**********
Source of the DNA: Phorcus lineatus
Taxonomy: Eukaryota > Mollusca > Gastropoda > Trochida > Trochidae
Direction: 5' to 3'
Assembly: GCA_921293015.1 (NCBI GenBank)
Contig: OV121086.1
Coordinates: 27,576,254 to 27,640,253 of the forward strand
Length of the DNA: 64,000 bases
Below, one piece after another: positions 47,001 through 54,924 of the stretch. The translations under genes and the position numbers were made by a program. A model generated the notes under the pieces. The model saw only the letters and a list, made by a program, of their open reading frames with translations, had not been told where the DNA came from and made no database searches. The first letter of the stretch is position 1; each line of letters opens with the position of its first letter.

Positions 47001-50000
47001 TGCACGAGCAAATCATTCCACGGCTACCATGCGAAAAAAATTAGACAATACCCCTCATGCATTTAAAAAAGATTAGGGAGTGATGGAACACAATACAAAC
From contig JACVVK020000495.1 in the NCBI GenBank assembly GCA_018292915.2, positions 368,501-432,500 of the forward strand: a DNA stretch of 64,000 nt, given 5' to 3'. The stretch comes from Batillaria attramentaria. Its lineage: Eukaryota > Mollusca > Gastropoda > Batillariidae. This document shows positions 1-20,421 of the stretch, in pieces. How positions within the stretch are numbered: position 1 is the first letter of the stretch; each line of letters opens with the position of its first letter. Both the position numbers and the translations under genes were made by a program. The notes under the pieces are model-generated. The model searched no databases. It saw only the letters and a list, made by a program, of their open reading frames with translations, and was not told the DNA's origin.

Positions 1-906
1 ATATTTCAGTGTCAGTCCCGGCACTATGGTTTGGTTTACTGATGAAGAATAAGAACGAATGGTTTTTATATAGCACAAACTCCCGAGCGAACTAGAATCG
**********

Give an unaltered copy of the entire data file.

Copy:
Source of the DNA: Phorcus lineatus
Taxonomy: Eukaryota > Mollusca > Gastropoda > Trochida > Trochidae
Direction: 5' to 3'
Assembly: GCA_921293015.1 (NCBI GenBank)
Contig: OV121086.1
Coordinates: 27,576,254 to 27,640,253 of the forward strand
Length of the DNA: 64,000 bases
Below, one piece after another: positions 47,001 through 54,924 of the stretch. The translations under genes and the position numbers were made by a program. A model generated the notes under the pieces. The model saw only the letters and a list, made by a program, of their open reading frames with translations, had not been told where the DNA came from and made no database searches. The first letter of the stretch is position 1; each line of letters opens with the position of its first letter.

Positions 47001-50000
47001 TGCACGAGCAAATCATTCCACGGCTACCATGCGAAAAAAATTAGACAATACCCCTCATGCATTTAAAAAAGATTAGGGAGTGATGGAACACAATACAAAC
From contig JACVVK020000495.1 in the NCBI GenBank assembly GCA_018292915.2, positions 368,501-432,500 of the forward strand: a DNA stretch of 64,000 nt, given 5' to 3'. The stretch comes from Batillaria attramentaria. Its lineage: Eukaryota > Mollusca > Gastropoda > Batillariidae. This document shows positions 1-20,421 of the stretch, in pieces. How positions within the stretch are numbered: position 1 is the first letter of the stretch; each line of letters opens with the position of its first letter. Both the position numbers and the translations under genes were made by a program. The notes under the pieces are model-generated. The model searched no databases. It saw only the letters and a list, made by a program, of their open reading frames with translations, and was not told the DNA's origin.

Positions 1-906
1 ATATTTCAGTGTCAGTCCCGGCACTATGGTTTGGTTTACTGATGAAGAATAAGAACGAATGGTTTTTATATAGCACAAACTCCCGAGCGAACTAGAATCG